The new understanding of “legitimate political discourse” was a long time in the making
How did the party of Abraham Lincoln, Calvin Coolidge, and Dwight Eisenhower become the party of political insurrection? When the Republican National Committee called the January 6th attack on the US Capitol “legitimate political discourse,” one might be forgiven for wondering how a party of the establishment that was once the paragon of stability and restraint became a haven for revolutionaries.
Did this start with the election of Donald Trump? With the creation of the Tea Party? Or did it begin instead with much earlier historical developments, with each choice the party made propelling it closer to a moment where it would lose all touch with its establishment roots?
The long road to the GOP’s changed identity may have begun ninety years ago, in the midst of the Great Depression, though at that time no one realized what was happening. For more than half a century before the 1930s the GOP was the establishment party in every sense of the term. The wealthiest and most educated regions of the country were Republican, as were the majority of voters. Republicans controlled the White House for forty-six out of the sixty-four years between 1869 and 1933. During that time there were eleven Republican presidents and only two Democratic.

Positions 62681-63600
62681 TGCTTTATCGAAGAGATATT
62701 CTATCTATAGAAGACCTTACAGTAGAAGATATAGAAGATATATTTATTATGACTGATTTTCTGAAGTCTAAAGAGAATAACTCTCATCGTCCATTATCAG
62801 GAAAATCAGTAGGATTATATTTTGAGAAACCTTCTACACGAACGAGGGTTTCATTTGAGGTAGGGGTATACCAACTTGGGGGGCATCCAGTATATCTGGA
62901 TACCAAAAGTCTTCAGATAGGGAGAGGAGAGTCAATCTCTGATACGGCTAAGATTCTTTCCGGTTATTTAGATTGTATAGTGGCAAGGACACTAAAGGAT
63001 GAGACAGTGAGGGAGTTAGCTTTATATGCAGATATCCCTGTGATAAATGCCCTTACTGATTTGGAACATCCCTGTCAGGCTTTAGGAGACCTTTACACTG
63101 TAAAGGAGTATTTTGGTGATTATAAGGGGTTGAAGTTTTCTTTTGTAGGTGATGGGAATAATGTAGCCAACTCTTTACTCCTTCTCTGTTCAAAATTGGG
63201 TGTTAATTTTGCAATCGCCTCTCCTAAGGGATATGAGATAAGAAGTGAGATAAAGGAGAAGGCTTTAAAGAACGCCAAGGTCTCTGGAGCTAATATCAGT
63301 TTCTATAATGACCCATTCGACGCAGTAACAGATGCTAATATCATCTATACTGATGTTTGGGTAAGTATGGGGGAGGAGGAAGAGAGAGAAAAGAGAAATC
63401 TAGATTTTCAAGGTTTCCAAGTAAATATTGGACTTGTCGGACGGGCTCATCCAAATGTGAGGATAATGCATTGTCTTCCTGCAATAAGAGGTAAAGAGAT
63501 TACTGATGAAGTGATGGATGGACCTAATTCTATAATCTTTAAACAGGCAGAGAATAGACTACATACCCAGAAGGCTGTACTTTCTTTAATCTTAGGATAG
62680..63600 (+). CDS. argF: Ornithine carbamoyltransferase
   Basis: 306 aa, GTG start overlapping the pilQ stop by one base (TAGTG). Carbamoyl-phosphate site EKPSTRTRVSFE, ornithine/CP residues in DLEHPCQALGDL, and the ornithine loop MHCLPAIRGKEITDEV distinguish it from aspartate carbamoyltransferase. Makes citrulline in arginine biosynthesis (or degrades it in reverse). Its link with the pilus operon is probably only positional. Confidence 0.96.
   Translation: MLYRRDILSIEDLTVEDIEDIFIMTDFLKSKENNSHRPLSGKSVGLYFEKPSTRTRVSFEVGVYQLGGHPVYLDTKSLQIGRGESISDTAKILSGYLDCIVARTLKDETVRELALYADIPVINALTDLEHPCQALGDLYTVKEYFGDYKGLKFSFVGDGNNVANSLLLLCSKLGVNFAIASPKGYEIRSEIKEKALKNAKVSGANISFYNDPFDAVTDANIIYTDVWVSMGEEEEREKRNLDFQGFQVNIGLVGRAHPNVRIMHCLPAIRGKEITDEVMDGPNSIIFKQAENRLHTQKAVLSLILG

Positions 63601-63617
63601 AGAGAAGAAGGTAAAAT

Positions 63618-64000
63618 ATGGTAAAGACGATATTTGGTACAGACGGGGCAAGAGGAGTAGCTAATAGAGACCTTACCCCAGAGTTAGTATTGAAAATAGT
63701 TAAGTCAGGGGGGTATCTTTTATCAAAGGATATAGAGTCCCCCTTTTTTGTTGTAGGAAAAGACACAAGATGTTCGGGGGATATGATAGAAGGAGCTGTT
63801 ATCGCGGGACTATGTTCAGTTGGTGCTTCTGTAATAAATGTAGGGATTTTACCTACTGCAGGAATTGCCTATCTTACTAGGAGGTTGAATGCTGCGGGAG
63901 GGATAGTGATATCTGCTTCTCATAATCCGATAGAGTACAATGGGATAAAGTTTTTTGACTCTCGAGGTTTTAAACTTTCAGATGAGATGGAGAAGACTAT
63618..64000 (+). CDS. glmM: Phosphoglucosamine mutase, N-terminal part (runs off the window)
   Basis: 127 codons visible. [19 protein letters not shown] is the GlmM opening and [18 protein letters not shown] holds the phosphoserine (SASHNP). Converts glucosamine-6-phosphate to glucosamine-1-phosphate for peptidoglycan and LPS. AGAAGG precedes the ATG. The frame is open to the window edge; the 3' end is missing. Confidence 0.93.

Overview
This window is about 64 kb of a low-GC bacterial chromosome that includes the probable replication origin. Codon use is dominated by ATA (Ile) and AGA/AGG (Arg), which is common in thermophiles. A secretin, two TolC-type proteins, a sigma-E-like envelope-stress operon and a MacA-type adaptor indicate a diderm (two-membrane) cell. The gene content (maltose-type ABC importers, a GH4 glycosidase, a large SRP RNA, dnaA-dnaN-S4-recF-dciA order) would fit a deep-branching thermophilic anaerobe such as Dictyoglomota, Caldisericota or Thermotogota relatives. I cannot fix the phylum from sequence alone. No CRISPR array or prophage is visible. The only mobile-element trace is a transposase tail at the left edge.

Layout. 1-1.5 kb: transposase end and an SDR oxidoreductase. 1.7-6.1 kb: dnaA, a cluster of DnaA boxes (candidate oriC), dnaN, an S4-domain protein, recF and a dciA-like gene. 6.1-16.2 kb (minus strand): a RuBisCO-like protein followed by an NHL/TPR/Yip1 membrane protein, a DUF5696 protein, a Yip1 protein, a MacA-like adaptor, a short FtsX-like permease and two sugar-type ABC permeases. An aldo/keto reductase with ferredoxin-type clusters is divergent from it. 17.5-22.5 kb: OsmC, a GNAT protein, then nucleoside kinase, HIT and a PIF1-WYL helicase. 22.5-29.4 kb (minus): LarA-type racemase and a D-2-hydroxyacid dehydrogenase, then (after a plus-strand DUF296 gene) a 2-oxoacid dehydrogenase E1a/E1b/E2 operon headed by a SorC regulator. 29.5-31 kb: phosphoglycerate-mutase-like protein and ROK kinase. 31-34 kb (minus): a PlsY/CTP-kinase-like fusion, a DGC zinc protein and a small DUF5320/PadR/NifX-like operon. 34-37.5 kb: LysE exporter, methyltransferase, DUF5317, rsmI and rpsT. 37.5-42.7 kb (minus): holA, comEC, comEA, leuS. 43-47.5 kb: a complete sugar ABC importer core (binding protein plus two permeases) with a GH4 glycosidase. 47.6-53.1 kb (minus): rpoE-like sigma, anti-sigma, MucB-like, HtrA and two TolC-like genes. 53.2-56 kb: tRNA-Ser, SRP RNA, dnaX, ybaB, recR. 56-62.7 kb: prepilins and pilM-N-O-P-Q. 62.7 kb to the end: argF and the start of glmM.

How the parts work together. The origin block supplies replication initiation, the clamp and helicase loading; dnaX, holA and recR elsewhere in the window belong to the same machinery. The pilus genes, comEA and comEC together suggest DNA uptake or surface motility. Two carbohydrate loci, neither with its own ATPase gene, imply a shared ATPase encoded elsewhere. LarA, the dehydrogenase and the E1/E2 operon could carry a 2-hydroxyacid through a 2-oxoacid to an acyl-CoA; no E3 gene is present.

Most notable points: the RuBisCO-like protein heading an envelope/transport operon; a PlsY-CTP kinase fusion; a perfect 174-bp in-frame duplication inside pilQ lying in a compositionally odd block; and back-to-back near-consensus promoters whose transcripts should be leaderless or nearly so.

Because they were the governing establishment, Republicans were not opposed to the growth of the federal government. On the contrary, many of the nation’s progressives were Republicans, just as the defenders of business interests were. There was room for both in the party because each group represented different wings of an establishment that was comfortable with existing institutions, whether associated with the government or private corporations.
But the Great Depression changed Republicans’ relationship with the governing establishment. A majority of Americans blamed President Herbert Hoover for the crisis and voted him and his fellow Republicans out of office. With the exception of Dwight Eisenhower’s presidency, Republicans would not control the executive branch for the next thirty-six years, and they would rarely control the legislative branch either. As an opposition party, they positioned themselves as critics of the new governmental establishment: the New Deal order. Republicans disagreed among themselves about how hard to push back against the New Deal, with many liberals in the party still reluctant to oppose the growth of popular social programs. But although the party would retain a progressive wing for several more decades, its identity began to change into a party of private market solutions and public criticism of the welfare state. It was still an establishment party. But the establishment it represented increasingly came to be associated only with private industry, not the state.